Governor Christie Q&A with Montclair High School Students

[youtube] On Tuesday, Governor Christie visited Montclair High School and participated in a lively Q&A session with students during


On Tuesday, Governor Christie visited Montclair High School and participated in a lively Q&A session with students during their Advanced Placement Government and Politics class. During the visit, the students voiced their concerns about the Governor’s budget and had the opportunity to have some of their questions answered. Governor Christie stressed to the students that the budget cuts are not ideal, however he has a constitutional obligation to do what is necessary to balance the budget.

Student Q&A Transcript:

STUDENT: …parents who can afford it are going to gravitate towards private institutions. Do you think that this will increase the achievement gap between the wealthy who can afford these private institutions and the not so wealthy, who cannot?

GOVERNOR CHRISTIE: No, I don’t. First of all I disagree with your premise – that a one year cut in funding to public schools is going to make parents rush to send their kids to private school. I went to public school. I went to Livingston High School. My parents who were middle class, if they had a one year cut in funding where teachers got laid off, they wouldn’t be happy about it, but they wouldn’t say – okay I’m sending you to private school. And I suspect that for most of you here, whether your parents are doing very well, or not so well, or even for kids in other school districts. You’re not going to see that happen off of one year. And remember this too; this wasn’t my choice at the end of the day. I take responsibility because I’m the Governor and I have to make the decisions. But understand why this happened. Last year we got a billion dollars – a billion, fifty-seven million in federal funding from the president. One shot. He said not recurring. You can spend it for this one year because the economy is so tough. We knew it wasn’t coming back and he said spend it in two years; don’t spend it all in one year so that you don’t have a situation like we have now where our funding drops off, huge. So this year I walk into a hole of a billion, fifty-seven million – so that actually the state portion of aid to k-12 education is up $230 million this year because the total cut is $820 million.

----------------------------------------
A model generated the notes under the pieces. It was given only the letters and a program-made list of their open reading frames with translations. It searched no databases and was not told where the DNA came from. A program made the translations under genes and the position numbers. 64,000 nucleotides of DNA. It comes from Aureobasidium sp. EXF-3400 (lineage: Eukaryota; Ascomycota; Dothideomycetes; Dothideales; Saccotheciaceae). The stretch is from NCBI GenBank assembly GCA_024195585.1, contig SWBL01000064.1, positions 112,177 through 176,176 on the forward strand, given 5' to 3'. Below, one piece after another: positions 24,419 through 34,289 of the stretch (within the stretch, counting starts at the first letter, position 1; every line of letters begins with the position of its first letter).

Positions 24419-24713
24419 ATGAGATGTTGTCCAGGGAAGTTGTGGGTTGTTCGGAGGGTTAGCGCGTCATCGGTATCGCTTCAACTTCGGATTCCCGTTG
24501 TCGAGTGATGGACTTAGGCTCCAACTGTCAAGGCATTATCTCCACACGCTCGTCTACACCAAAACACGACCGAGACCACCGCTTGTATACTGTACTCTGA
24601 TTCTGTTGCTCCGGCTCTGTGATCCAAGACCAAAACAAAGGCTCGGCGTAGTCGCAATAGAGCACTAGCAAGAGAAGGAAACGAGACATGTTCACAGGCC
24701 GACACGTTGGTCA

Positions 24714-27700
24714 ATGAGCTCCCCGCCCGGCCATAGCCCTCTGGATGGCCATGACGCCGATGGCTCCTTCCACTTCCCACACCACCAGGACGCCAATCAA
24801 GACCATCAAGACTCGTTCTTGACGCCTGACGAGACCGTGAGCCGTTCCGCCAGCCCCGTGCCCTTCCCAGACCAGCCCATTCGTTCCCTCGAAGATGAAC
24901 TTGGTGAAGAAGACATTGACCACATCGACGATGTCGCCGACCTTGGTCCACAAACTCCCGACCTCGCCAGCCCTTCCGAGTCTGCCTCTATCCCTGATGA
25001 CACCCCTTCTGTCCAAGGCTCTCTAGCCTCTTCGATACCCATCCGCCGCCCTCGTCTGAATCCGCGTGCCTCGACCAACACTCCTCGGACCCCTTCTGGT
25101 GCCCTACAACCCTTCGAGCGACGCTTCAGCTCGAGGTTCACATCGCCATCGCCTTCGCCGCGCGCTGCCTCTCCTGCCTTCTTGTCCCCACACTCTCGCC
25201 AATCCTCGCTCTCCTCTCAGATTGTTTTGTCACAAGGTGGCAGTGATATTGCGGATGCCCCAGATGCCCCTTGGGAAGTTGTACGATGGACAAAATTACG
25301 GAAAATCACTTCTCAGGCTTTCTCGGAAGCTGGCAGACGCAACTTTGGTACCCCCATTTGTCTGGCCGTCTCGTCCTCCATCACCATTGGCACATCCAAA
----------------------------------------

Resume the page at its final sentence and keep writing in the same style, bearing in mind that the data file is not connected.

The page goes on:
STUDENT: There’s lots of reasons why we’re in debt and I think debt’s a terrible thing but I think that education is one of the only things that is worth going more into debt.